Meet the most fossil fuel-friendly member of Biden's cabinet

US Representative Cedric Richmond (D-LA), who served as the national co-chair for the campaign of President-Elect Joe Biden, has been named a senior adviser for the Office of Public Engagement (formerly the Office of Public Liaison). The position deals largely with issues of "public policy" — which, in the Biden administration, means a lot of domestic climate policy.

Who is Cedric Richmond? As The Philadelphia Inquirer explains:

For nearly a decade, Democratic U.S. Rep Cedric Richmond has represented what most environmentalists agree is the most polluted congressional district in America. It's a stretch of Louisiana that runs from from Richmond's home base of New Orleans up the Mississippi River that is lined with so many smoke-belching petrochemical plants that many now unhappily call their region "Cancer Alley."

Think the nickname is hyperbole? The federal government's own toxic-release inventory has found Louisiana the second-worst state overall for releasing killer chemicals into the environment, with many of the worst offending plants in Richmond's district. His state, perhaps not coincidentally, also has one of America's highest cancer rates, with African-Americans like Richmond and many of his constituents at particularly high risk.

While it's understandably difficult for anyone, let alone a Black Democrat in Louisiana, to undo decades of deeply entrenched environmental racism, that's still not great. I can even understand the difficult catch-22 of looking out for the jobs in the area you represent when that area is also heavily reliant on the fossil fuel industry.

Unfortunately, the deeper you look, it still doesn't look great. From Jacobin:

During his ten years in Congress, Richmond has received roughly $341,000 from donors in the oil and gas industry — the fifth-highest total among House Democrats, according to previous reporting by Sludge. That includes corporate political action committee donations of $50,000 from Entergy, an electric and natural gas utility; $40,000 from ExxonMobil; and $10,000 apiece from oil companies Chevron, Phillips 66, and Valero Energy.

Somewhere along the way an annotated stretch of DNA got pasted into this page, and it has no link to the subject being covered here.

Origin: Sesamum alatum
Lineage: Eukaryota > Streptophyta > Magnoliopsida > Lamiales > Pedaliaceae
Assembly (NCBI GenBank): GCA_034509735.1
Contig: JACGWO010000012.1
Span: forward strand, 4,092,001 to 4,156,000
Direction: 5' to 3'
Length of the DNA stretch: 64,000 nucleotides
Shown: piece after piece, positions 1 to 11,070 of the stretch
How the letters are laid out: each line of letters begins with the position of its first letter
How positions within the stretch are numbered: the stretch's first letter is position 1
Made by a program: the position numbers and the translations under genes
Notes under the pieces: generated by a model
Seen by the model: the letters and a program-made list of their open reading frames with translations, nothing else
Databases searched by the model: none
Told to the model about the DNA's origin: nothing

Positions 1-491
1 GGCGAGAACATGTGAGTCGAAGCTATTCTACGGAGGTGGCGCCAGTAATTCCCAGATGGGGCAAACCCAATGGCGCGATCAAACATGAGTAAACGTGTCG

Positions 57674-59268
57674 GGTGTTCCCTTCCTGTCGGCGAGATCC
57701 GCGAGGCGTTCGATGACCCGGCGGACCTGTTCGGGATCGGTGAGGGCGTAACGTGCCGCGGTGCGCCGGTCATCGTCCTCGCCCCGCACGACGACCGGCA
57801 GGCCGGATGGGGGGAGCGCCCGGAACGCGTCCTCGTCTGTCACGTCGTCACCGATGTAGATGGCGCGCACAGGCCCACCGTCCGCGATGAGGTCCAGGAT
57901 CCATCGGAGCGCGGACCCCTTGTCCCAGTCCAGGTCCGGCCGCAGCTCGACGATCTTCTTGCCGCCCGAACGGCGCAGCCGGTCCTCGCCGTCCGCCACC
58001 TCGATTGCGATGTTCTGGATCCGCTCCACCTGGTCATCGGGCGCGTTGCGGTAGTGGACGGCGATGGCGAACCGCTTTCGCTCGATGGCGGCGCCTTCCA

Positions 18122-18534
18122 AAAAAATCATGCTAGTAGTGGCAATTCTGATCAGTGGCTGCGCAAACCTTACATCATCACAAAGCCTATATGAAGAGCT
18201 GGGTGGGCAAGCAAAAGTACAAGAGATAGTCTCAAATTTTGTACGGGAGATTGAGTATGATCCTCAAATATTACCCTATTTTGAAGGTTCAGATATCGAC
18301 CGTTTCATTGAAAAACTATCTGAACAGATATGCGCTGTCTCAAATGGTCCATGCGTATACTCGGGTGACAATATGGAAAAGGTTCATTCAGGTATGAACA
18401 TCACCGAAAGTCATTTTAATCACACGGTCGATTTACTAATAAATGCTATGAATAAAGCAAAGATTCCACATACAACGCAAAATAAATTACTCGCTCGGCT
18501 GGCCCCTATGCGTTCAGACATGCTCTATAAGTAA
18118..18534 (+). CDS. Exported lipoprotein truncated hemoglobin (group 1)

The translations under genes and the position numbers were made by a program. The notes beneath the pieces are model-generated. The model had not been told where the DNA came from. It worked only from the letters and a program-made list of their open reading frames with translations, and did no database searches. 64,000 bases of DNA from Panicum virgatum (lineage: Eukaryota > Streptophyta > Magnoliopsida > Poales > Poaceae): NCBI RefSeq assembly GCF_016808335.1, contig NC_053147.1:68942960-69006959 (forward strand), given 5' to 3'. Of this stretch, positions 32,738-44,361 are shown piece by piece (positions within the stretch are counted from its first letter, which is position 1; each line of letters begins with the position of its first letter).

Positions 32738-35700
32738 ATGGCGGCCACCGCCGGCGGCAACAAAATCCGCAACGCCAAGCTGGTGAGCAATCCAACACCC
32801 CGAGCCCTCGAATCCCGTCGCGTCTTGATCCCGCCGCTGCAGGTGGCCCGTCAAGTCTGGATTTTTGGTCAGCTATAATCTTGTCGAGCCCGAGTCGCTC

During the climate crisis that has battered his home state of Louisiana, Richmond has joined with Republicans to vote to increase fossil fuel exports and promote pipeline development. He also voted against Democratic legislation to place pollution limits on fracking — and he voted for GOP legislation to limit the Obama administration's authority to more stringently regulate the practice.

The Sunrise Movement is, understably, not happy with this move. Frankly, neither am I — though I do feel a begrudging sense of vindication after trying to ease the fears of my Trumper Aunt (who lives in Connecticut of all places), who was deeply concerned that Biden would ban fracking.

I knew Biden would never actually ban fracking. I just hoped I could ride high on the not-Trump wave for a little bit longer before returning to the standard status quo of government disappointment to which I'd grown accustomed.

On the bright side, we will have John Kerry as a climate advisor for the National Security Council. I feel good about that. But even the best foreign climate policy won't save if we can't clean up our act at home.

Biden Taps Several Senior Campaign Aides For Key White House Positions [Alana Wise and Asma Khalida / NPR]

Joe Biden Just Appointed His Climate Movement Liaison. It's a Fossil-Fuel Industry Ally. [David Sirota, Julia Rock, and Andrew Perez / Jacobin]

In La.'s polluted 'Cancer Alley,' activists say new president's guy has been MIA on climate [Will Bunch / The Philadelphia Inquirer]

Sunrise Movement Climate Activists Call On Biden To 'Keep His Promises' [Tonya Mosley and Allison Hagan / WBUR]

Image: Mark Dixon / Flickr (CC 2.0)